By John Morton
It was in the spring of 2021 when Sgt. Arik Smith, the former leader of the Siesta Key substation of the Sarasota County Sheriff’s Office, issued a definitive ruling on the debate regarding electric bicycles on county beaches. They are illegal.
The issue had been somewhat convoluted, seeing as motorized vehicles are allowed for maintenance/service personnel and law enforcement, and electric wheelchairs are also allowed for those in need of assistance.
But the e-bikes, which were rising in popularity and a growing presence on the beach, were officially banned. Section 130-37 of the county’s municipal code addresses the matter, with a fine up to $500 and/or imprisonment in the county jail up to 60 days.
Still, a problem persists on Siesta Key and a particular business appears to be playing a big role in it.
An entity called Endless Summer Eco Tours and Rentals continues to offer a “Siesta Key Sunset Tour” on the web, where riders pay between $60 and $67 to join a group that travels on electric bikes from the Point of Rocks toward the north end of the Key. Participants meet at Christopher Wheeler Park, 1310 Old Stickney Point Rd., for a guided two-hour outing with a 7 p.m. departure time.
Online reviews of the service include some as recent as early August. On Aug. 8, the online tour description found on Endless Summer’s webpage and several booking sites continued to describe the tour as powered by e-bikes that go up to 20 mph.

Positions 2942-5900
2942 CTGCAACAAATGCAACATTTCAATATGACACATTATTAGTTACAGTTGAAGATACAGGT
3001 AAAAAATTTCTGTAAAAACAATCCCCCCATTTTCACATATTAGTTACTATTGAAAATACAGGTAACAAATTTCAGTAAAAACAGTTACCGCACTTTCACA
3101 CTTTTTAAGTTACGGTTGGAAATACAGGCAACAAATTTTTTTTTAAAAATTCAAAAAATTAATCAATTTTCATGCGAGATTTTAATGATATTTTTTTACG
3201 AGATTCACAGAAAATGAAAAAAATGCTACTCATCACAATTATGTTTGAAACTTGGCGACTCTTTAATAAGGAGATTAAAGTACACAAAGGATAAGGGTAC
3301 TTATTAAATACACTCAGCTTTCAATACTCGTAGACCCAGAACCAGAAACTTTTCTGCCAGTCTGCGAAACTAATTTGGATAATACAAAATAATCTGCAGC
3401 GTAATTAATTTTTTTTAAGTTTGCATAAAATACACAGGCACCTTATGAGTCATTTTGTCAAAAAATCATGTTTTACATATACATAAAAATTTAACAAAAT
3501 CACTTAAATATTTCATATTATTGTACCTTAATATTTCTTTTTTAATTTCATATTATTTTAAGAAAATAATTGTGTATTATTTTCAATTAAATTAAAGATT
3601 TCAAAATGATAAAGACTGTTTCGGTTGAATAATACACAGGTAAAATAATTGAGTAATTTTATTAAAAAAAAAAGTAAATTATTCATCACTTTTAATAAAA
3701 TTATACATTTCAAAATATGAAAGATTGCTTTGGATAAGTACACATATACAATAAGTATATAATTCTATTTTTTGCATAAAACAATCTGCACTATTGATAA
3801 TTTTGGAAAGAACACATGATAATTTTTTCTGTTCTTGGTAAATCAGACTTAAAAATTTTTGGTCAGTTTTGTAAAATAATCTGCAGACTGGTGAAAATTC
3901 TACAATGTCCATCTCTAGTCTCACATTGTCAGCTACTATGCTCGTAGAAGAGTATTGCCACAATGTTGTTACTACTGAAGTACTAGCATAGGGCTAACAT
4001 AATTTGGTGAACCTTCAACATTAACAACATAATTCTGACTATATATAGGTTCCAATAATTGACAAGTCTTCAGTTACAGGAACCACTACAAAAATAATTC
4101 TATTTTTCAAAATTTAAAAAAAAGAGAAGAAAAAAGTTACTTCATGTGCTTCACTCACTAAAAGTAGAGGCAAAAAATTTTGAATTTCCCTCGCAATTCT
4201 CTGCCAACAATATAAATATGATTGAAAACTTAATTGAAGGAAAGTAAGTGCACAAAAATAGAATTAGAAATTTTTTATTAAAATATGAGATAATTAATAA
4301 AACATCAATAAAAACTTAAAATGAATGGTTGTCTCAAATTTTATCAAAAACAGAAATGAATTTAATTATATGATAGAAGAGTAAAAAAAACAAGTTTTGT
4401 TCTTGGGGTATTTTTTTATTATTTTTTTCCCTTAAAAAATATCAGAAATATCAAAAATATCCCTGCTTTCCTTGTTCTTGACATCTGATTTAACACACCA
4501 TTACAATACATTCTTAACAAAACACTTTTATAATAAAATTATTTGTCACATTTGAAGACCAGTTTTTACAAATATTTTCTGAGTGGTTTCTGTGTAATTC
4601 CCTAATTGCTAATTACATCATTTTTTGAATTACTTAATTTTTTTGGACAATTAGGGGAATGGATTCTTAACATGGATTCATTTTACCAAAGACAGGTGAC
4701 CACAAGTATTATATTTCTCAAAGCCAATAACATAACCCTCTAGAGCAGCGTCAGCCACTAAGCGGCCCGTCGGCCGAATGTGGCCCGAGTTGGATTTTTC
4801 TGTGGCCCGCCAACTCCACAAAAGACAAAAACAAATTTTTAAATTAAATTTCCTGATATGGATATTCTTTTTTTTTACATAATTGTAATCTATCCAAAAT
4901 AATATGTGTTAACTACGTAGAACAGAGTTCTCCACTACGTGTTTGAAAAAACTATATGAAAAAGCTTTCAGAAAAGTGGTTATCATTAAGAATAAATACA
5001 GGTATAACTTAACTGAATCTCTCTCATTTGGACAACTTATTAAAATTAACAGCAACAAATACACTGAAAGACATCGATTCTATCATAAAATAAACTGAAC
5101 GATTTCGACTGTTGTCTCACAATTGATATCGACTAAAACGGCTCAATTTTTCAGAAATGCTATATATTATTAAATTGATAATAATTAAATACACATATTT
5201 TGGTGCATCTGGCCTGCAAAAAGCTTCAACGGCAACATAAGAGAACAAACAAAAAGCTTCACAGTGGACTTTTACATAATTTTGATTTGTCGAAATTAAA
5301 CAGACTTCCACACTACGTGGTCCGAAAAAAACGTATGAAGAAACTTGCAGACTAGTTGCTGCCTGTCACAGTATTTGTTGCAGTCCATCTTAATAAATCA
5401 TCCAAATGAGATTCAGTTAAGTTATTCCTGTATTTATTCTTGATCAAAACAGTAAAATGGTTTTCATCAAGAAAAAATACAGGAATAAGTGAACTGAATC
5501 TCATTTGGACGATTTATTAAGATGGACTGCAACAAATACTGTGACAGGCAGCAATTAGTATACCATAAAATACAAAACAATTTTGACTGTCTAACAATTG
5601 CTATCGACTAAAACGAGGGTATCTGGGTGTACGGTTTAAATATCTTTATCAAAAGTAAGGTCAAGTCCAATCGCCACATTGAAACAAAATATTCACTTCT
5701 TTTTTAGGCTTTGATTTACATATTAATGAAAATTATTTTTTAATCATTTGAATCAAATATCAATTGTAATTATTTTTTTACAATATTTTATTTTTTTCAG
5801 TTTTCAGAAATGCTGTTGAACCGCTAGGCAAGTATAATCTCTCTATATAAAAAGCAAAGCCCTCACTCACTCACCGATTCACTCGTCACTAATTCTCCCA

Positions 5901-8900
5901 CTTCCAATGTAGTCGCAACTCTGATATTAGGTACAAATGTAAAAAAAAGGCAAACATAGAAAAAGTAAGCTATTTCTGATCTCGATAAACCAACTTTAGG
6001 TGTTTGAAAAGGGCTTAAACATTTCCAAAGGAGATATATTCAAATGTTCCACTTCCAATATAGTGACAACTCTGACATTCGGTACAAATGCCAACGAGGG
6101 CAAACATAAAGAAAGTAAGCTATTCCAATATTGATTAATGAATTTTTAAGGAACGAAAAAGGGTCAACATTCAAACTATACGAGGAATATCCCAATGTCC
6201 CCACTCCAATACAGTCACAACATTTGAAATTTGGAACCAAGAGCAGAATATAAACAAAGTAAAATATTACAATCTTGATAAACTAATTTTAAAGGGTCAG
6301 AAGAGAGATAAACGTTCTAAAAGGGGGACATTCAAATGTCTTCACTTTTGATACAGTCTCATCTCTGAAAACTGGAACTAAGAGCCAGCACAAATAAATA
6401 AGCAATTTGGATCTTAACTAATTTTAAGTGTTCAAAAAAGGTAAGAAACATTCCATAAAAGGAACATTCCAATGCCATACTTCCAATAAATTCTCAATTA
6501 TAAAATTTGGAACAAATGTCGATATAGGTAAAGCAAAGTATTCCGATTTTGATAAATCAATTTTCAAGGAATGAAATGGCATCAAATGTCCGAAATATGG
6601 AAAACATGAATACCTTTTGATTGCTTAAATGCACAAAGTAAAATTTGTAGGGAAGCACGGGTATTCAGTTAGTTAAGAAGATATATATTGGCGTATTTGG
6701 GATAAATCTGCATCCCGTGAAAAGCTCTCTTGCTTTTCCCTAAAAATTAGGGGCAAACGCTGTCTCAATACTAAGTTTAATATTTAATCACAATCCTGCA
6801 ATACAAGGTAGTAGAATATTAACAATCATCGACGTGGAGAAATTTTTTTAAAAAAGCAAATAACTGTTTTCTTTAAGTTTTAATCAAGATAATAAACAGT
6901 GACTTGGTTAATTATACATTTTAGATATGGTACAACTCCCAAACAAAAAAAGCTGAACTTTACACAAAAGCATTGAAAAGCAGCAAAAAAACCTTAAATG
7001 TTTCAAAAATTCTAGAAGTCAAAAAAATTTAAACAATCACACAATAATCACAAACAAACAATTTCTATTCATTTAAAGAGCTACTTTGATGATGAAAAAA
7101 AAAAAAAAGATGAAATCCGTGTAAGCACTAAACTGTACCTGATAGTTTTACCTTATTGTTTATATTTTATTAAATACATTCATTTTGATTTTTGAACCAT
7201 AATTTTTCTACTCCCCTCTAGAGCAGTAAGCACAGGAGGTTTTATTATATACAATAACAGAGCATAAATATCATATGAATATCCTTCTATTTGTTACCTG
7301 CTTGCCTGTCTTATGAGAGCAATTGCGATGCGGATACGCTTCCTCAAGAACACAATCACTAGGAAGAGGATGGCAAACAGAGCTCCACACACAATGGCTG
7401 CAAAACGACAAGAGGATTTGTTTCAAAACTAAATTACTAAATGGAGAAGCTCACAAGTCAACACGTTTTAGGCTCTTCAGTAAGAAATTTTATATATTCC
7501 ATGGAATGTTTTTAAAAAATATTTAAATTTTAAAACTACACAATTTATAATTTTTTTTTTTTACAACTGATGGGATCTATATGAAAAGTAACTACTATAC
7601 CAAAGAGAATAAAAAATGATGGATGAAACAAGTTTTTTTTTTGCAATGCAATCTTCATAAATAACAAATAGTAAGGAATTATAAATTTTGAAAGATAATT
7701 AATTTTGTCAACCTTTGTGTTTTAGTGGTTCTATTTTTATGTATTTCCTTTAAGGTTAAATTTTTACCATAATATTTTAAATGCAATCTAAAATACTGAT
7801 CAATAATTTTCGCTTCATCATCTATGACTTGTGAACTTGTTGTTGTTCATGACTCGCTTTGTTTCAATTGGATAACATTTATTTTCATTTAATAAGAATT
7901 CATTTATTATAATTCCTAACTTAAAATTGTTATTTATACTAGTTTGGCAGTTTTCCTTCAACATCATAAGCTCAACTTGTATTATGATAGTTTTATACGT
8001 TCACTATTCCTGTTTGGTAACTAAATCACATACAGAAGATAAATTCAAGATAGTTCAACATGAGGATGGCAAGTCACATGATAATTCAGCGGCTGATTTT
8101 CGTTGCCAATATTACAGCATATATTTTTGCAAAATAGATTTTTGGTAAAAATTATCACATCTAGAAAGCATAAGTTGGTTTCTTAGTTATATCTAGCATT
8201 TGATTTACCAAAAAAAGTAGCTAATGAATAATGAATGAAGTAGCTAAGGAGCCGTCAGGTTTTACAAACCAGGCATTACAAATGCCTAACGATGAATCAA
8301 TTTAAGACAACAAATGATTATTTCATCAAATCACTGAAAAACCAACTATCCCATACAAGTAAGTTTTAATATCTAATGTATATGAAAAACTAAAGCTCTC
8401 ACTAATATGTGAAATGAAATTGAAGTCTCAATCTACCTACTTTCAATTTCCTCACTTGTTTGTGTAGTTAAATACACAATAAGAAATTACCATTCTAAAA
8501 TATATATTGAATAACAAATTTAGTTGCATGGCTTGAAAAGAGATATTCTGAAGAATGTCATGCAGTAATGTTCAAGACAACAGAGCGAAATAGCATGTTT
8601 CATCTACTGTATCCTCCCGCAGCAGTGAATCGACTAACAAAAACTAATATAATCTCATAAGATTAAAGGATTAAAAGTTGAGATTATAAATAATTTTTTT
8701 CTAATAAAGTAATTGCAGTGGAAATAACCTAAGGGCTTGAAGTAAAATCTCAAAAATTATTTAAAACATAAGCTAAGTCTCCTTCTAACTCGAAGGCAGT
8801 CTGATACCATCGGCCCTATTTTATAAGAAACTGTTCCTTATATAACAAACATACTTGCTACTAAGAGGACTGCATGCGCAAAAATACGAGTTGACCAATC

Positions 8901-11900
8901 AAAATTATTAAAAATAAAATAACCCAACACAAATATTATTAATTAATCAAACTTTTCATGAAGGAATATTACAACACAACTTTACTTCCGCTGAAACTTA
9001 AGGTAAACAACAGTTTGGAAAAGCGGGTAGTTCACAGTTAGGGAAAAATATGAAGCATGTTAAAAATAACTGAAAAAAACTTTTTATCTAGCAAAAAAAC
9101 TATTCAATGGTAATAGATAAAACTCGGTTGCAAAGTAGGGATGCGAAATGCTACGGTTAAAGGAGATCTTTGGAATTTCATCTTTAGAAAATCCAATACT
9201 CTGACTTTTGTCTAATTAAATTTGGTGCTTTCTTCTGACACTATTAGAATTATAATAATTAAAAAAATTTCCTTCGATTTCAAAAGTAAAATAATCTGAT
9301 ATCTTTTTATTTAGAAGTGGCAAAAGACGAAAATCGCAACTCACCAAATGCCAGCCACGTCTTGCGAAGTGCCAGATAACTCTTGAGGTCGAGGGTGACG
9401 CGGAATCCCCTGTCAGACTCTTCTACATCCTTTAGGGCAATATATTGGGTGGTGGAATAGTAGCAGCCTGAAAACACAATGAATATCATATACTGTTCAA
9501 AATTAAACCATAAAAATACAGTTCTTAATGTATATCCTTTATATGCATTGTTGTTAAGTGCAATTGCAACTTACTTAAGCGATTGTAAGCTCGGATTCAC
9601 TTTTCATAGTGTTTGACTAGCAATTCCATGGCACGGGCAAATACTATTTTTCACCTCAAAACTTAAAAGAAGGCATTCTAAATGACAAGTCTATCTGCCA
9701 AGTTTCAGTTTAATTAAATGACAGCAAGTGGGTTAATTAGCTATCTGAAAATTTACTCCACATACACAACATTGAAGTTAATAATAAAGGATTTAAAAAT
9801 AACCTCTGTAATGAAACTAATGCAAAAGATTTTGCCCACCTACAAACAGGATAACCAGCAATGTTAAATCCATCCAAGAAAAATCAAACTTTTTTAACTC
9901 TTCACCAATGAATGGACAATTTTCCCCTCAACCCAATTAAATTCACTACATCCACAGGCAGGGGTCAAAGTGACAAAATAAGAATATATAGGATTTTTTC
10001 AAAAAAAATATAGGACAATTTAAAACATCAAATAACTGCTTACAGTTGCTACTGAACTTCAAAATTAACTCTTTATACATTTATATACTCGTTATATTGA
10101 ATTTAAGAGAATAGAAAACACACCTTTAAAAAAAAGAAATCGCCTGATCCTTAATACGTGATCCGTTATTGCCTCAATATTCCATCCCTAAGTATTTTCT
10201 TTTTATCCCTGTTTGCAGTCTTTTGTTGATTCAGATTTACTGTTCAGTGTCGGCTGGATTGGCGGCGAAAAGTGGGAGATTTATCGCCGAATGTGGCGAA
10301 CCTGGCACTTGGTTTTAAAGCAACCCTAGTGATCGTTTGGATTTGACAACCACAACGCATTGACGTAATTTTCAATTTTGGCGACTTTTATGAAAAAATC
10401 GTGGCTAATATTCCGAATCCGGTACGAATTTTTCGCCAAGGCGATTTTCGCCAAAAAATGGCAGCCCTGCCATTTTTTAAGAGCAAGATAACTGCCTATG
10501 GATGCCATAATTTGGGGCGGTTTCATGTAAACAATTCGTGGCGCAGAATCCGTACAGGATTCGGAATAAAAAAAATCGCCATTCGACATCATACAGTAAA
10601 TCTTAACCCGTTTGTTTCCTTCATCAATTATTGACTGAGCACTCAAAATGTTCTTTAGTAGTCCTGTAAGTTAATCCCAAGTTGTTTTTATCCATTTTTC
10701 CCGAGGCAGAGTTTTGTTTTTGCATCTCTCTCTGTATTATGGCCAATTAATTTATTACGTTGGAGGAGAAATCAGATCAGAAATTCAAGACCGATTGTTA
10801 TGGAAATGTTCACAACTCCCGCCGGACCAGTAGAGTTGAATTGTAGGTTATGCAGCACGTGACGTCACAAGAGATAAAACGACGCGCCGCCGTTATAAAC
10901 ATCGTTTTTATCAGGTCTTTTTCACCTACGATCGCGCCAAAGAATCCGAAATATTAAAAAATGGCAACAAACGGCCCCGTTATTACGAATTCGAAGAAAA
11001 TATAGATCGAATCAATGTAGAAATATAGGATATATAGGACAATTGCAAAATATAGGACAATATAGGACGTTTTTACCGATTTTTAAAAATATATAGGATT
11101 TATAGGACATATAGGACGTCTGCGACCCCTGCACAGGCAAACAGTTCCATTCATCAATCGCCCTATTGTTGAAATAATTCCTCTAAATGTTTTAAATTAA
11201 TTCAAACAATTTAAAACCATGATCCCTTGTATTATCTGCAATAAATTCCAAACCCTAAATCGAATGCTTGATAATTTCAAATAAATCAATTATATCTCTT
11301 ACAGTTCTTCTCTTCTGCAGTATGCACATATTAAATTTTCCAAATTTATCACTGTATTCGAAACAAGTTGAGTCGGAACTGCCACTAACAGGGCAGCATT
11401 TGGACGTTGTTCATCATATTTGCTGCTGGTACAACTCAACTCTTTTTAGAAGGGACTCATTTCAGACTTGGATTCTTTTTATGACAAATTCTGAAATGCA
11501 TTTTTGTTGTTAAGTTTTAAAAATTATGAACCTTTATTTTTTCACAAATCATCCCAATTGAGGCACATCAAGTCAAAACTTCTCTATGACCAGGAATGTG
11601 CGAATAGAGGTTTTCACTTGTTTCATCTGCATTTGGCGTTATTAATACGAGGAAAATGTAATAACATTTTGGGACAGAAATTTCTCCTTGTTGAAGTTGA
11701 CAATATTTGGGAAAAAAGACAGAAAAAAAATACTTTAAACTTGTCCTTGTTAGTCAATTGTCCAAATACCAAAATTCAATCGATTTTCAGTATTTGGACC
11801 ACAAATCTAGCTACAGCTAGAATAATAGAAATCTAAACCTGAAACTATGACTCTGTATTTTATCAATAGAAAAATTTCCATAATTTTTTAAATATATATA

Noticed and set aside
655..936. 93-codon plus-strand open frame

Also, the business continues to distribute promotional material on the Key that highlights the e-bikes beach tour. Catherine Luckner, president of the Siesta Key Association, said the manager of Siesta Royale of recently delivered to her a stack of brochures as evidence of the ongoing operation.
The advertisement notes at the bottom that the company’s e-bikes go up to 20 mph — certainly giving the impression that a rider could go that fast on Siesta Key’s beaches.
“We’ve received dozens of complaints from our residents,” Luckner said of the e-bikes, which often cruise along the beach in packs as large as 20 or 30 riders. “People don’t even hear them coming and it’s overwhelming. People are out on the beach for the sunset and suddenly all these bikes are on top of them. They often need to jump out of the way. They are all trying to share that little strip of hard sand along the water.”
A reaction that potentially points to a start toward a crackdown on the illegal e-bikes occurred in July, when a resident of the Crystal Sands condo photographed on the evening of July 18 a pack of e-bike riders traveling along the public beach. Second in the line of riders is an Endless Summer employee wearing the company logo on his shirt. His likeness and shirt also match photos on the company’s website — it’s unmistakably the same person.
The resident sent the photo to the Sarasota County Parks, Recreation and Natural Resources staff, who then shared it with law enforcement and also the Siesta Key Association in hopes that the civic group would reach out to e-bike-related businesses in an effort to address the problem.
“That was hopefully a good sign of things to come,” Luckner said of the citizen’s report.
Non-motorized bicycles are indeed allowed on the beach but must be walked at the public beach between the four lifeguard stations. As for the e-bikes, which again are illegal anywhere on the beach when used in motorized form, the challenge of detecting them in electric mode makes enforcement tricky. Oftentimes, if a rider sees an officer they begin pedaling to cover-up what they were doing.